Ah, Dubrovnik — the pearl of the Adriatic, better known these days as Kings Landing from Game of Thrones. UNESCO World Heritage city (a red flag for budget travelers). Actually, we didn’t really want to come to Dubrovnik, but had to — it’s on everyone’s bucket list, and it’s supposed to be beautiful. These days, it’s known more for the tens of thousands of tourists that descend on the city each day and for the Game of Thrones walking tours than for its architecture, or even for its role in the Balkan War, when the Serbian [then-Yugoslavian] army actually shelled the medieval city. You can see the new tile roofs which were replaced after the war. The city has bounced back admirably, skyrocketing to the most popular city in the Balkans. In fact, it is a victim of its own success and there is serious discussion about limiting the amount of visitors each day, because the mobs ruin the experience for everyone (the Vatican should pay attention, but they like the money too much). Like Split, Dubrovnik is now filled with overpriced bars and restaurants, catering exclusively to one-time tourists. This is just one of those cities where you have to bite the bullet and jump into the horde and get out with your wallet and dignity a little worse for the wear.
The good news is, the walled city is actually very small. We walked across it in 15 minutes, and even walking along the city walls only takes a few hours. There are a few places to see in the city, although it’s the exteriors and the setting that are the main draw. Another tip: come at night, when the tour buses have all left. The city is still alive and dramatically lit, but you can actually walk around. You may even want to.
There are very few reasonably-priced places to eat in the old town, such as Tutto Bene, but it’s food, not a meal. Go outside the walls for a decently-priced meal. Similarly, there are only about 3 small grocery stores inside the walls — this city is not meant to be a budget haven, it’s meant to extract as much cash as possible from short-stay guests.
Speaking of short stays, there are the tours of Dubrovnik: the city walls, Game of Thrones, Star Wars, haunted Dubrovnik, historical Dubrovnik, war tours. We walked the city walls, which took a few hours. The views over the city and the sea were gorgeous. There were thousands of other people doing the same walk and parts felt crowded, but we were still glad we did it. Bring a beer and drink it in a shady spot. You’ll be glad you did. We did our own GoT tour by watching a video on Youtube that showed us the spots to see. Better than paying 20 euros each.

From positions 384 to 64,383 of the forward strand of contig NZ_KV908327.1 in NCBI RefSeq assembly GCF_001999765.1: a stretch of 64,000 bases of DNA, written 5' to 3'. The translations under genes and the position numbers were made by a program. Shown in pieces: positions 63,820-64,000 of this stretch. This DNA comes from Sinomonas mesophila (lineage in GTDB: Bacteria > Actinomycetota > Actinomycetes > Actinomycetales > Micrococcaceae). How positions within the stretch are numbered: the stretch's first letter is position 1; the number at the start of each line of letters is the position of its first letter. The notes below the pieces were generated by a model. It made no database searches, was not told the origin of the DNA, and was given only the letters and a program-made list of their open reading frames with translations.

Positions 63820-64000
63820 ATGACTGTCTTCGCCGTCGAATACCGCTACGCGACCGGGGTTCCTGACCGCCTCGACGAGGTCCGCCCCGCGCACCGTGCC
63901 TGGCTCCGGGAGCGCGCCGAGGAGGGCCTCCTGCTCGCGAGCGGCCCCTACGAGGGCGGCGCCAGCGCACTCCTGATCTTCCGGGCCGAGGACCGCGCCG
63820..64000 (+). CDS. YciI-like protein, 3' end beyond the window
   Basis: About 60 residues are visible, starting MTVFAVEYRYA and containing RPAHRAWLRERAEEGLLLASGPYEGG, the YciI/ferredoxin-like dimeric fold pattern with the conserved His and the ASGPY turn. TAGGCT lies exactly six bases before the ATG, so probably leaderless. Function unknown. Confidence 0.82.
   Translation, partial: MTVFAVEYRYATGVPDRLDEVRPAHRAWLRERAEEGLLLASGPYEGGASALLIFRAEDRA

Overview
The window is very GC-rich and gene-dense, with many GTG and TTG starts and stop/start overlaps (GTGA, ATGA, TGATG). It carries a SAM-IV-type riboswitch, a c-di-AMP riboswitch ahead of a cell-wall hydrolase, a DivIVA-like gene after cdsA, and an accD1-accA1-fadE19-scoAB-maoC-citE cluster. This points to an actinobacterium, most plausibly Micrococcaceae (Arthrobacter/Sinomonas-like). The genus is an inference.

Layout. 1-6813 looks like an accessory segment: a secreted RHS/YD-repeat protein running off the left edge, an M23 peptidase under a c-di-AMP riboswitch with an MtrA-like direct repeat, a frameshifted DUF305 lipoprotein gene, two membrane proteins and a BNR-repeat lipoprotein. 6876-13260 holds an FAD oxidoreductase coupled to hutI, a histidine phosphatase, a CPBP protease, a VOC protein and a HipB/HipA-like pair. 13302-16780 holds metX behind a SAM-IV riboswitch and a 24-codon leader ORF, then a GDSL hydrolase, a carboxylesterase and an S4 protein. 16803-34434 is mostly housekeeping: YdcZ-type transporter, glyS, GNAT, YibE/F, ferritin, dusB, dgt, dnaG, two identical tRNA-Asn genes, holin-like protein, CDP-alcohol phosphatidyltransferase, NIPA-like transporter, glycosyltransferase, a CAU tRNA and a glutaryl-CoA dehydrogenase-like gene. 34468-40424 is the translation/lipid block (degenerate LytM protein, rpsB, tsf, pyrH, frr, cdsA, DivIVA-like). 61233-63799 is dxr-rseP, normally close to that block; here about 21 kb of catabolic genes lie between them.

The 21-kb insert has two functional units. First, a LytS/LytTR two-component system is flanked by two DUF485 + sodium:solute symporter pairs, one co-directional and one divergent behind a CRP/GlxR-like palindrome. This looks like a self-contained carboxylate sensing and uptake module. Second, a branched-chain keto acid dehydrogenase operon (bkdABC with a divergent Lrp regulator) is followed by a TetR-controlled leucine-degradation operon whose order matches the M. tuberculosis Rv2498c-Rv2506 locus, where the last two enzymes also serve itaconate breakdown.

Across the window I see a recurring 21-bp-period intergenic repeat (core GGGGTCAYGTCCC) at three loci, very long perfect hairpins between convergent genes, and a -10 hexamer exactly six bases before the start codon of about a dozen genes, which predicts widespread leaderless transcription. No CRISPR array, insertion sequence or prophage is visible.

Transportation: There are tours around Dubrovnik: the Elafiti Islands, Mostar, Kravice Falls, Blidinje in Bosnia and Kotor and Budva in Montenegro, to name a few. Depending on your budget, these are all worthwhile destinations. If you’ve been to other parts of the Dalmatian coast, you may have already seen a few islands — there are some 2000 of them off the coast. Do you need to see more? Kotor, Montenegro is a beautiful town, with low prices. As for the Bosnian destinations, that’s where we were headed. If you are going to take a tour, shop for prices. If you just want the bus, walk to the bus station. Tickets can be bought at the ticket window for a small fee or directly on the bus from the driver.
As for accommodation, we stayed at an Airbnb apartment inside the wall for our 24 hour visit. There were 94 steps to the front door of our 3-floor apartment. Do you need to stay inside the walls? No, and staying on the north side will result in so many stairs you’ll wish you’d stayed outside the walls. Stay close by and use Uber or a taxi to get around. Note that taxis can use special lanes and get much closer to the walled town than private cars. Inside the walls it’s noisy and you will pay a premium, but we’ve done worse. We were a little more likely to go out at night staying inside the walls, and the night was our favorite part.
So to answer the question I asked so many times, does one really need to visit Dubrovnik, if only for a day? I’d have to say yes. Grit your teeth, get in, spend a night, and get out.
For photos of Croatia click here
BOSNIA AND HERZEGOVINA
For photos of Bosnia, click here.
What do you get when you take world-class scenery, a population made up of Muslims, Catholics and Orthodox Christians, and historical capital cities? You get one of the most surprisingly beautiful and dynamic countries in the world. OK, it’s not perfect: they have co-presidents, corruption is high, and there are still bombed-out buildings from the war in the 1990s. Despite the drawbacks, the people are friendly, the food is delicious, and the sights are seriously world-class. The climate is Mediterranean in the south and continental in the north, which meant you can wear shorts in Mostar and a parka in Sarajevo.